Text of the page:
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Neosho in Newton County, Missouri — The American Midwest (Upper Plains)
 

George Washington Carver

 
 
George Washington Carver Marker image. Click for full size.
By William Fischer, Jr., January 22, 2011
1. George Washington Carver Marker
Inscription.  
A former slave boy, George Washington Carver came to Neosho in the 1870s seeking an education. At Neosho’s Lincoln School, he began his long climb out of ignorance. This was his first step toward becoming a world-famous scientist and teacher at Tuskegee. Dr. Carver died in 1943.

Lincoln School – Neosho • Minneapolis (KS) High • Simpson College • Iowa State • Tuskegee
 
Location. 36° 52.209′ N, 94° 22.331′ W. Marker is in Neosho, Missouri, in Newton County. Marker is on Spring Street near Spring Hill Street, on the right when traveling west. Marker is north across Spring Street from Big Spring Park. Touch for map. Marker is at or near this postal address: 308 West Spring Street, Neosho MO 64850, United States of America. Touch for directions.
 
Other nearby markers. At least 8 other markers are within walking distance of this marker. Thomas Hart Benton (here, next to this marker); Herman Jaeger (here, next to this marker); James S. Scott (here, next to this marker); Founding of Neosho (within shouting distance of this marker); Rocketdyne
George Washington Carver Marker image. Click for full size.
By William Fischer, Jr., January 22, 2011
2. George Washington Carver Marker
(about 300 feet away, measured in a direct line); Abbott Cave (about 400 feet away); Heaton Building (approx. 0.2 miles away); Downtown Neosho Historic District (approx. 0.2 miles away). Touch for a list and map of all markers in Neosho.
 
Also see . . .
1. George Washington Carver National Monument. (Submitted on June 1, 2011, by William Fischer, Jr. of Scranton, Pennsylvania.)
2. George Washington Carver: Historic Missourian. (Submitted on June 1, 2011, by William Fischer, Jr. of Scranton, Pennsylvania.)
3. Tuskegee Institute National Historic Site. (Submitted on June 1, 2011, by William Fischer, Jr. of Scranton, Pennsylvania.)
4. Wikipedia entry for George Washington Carver. “Carver developed techniques to improve soils depleted by repeated plantings of cotton. Together with other agricultural experts, he urged farmers to restore nitrogen to their soils by practicing systematic crop rotation: alternating cotton crops with plantings of sweet potatoes or legumes (such as peanuts, soybeans and cowpeas). These crops both restored nitrogen to the soil and were good for human consumption. Following the crop rotation practice resulted in improved cotton yields and gave farmers
Neosho's Most Outstanding Citizens Marker image. Click for full size.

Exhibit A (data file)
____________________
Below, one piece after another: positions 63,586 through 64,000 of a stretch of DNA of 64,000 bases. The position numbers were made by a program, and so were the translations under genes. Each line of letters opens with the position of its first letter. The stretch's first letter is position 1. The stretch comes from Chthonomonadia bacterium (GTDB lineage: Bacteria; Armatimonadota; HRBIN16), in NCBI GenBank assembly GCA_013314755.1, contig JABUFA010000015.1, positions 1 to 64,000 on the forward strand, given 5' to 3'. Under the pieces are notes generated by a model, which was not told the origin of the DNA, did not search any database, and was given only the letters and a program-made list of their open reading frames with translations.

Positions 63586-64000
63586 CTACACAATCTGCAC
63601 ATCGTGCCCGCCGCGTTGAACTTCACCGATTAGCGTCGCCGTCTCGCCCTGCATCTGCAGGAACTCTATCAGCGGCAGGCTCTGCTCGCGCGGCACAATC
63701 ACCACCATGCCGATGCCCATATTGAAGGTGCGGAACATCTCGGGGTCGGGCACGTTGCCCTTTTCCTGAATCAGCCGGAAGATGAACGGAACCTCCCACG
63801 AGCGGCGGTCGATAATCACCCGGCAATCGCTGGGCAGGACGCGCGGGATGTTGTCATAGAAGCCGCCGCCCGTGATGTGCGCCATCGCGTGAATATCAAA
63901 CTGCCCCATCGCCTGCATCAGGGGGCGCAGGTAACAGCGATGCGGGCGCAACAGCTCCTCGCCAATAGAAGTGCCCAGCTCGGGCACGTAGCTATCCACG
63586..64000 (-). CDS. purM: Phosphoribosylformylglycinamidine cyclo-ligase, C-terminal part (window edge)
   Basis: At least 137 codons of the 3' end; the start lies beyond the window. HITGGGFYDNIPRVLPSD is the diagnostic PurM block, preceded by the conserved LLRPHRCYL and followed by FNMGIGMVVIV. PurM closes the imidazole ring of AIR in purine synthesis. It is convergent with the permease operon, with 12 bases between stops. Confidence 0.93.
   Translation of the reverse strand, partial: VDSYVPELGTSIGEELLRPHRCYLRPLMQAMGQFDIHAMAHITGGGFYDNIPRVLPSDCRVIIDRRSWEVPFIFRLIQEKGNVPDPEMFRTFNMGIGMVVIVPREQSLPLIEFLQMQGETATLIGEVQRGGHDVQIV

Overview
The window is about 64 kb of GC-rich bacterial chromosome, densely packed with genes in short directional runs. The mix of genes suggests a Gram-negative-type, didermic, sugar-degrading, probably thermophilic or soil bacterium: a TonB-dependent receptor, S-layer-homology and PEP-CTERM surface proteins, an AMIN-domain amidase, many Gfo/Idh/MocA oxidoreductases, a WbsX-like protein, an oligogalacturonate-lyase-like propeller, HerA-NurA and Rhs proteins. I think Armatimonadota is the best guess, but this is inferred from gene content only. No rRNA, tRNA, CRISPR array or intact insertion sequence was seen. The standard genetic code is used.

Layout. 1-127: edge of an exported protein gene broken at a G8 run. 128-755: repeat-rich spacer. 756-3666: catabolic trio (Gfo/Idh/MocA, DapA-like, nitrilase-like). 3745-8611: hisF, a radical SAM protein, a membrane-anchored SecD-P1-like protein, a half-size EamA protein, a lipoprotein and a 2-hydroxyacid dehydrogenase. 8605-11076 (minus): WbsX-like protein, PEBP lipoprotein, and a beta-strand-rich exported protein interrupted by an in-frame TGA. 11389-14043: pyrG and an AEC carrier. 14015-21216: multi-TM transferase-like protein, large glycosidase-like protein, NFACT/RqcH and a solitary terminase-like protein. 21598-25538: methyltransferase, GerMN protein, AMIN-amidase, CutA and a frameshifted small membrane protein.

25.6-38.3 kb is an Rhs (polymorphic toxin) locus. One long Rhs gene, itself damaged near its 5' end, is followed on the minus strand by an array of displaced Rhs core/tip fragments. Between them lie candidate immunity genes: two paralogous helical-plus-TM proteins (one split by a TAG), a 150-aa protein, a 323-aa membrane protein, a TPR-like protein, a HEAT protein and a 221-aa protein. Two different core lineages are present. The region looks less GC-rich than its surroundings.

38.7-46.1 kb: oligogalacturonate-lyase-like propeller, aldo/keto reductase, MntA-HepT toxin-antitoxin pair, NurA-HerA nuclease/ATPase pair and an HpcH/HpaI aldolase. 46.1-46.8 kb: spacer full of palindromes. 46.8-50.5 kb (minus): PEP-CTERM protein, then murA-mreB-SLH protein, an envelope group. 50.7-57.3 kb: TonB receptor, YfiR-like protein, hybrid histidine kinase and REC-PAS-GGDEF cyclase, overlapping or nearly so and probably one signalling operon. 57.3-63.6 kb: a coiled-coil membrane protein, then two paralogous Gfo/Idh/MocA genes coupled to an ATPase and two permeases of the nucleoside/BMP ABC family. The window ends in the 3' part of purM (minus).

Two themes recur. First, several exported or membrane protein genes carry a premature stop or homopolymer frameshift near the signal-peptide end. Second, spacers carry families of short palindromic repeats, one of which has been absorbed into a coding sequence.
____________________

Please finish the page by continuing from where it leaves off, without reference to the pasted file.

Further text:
By William Fischer, Jr., January 22, 2011
3. Neosho's Most Outstanding Citizens Marker
This pathway honors some of Neosho’s most outstanding citizens.
alternative cash crops. To train farmers to successfully rotate and cultivate the new crops, Carver developed an agricultural extension program for Alabama that was similar to the one at Iowa State. To encourage better nutrition in the South, he widely distributed recipes using the alternative crops.” (Submitted on February 2, 2019.) 
 
Categories. African AmericansNotable Persons
 
George Washington Carver Marker image. Click for full size.
By William Fischer, Jr., January 22, 2011
4. George Washington Carver Marker
George Washington Carver image. Click for full size.
Oil by Betsy Graves Reyneau, 1942
5. George Washington Carver
This 1942 portrait of George Washington Carver by Betsy Graves Reyneau hangs in the National Portrait Gallery in Washington DC.

“Born Diamond Grove (formerly Diamond), Missouri. Born into slavery, George Washington Carver overcame the obstacles of slender means and racial discrimination to seek an education. He believed that "when you can do the common things of life in an uncommon way, you will command the attention of the world." These words, coupled with his lifelong goal to help poor black farmers trapped in sharecropping and dependency on cotton as a crop, pervaded his work at Alabama's Tuskegee Institute, where he was director of agricultural teaching and research for nearly forty years. Carver's laboratory investigations led to the discovery of more than 450 new commercial products-ranging from margarine to library paste-that could be extracted from previously untapped sources such as the peanut and sweet potato. He demonstrated for southern farmers the wisdom of diversifying crops, instead of relying mainly on the soil-exhausting crop of cotton.” — National Portrait Gallery
 

More. Search the internet for George Washington Carver.
 
Credits. This page was last revised on February 2, 2019. This page originally submitted on June 1, 2011, by William Fischer, Jr. of Scranton, Pennsylvania. This page has been viewed 996 times since then and 94 times this year. This page was the Marker of the Week February 3, 2019. Photos:   1, 2, 3, 4. submitted on June 1, 2011, by William Fischer, Jr. of Scranton, Pennsylvania.   5. submitted on August 12, 2015, by Allen C. Browne of Silver Spring, Maryland.
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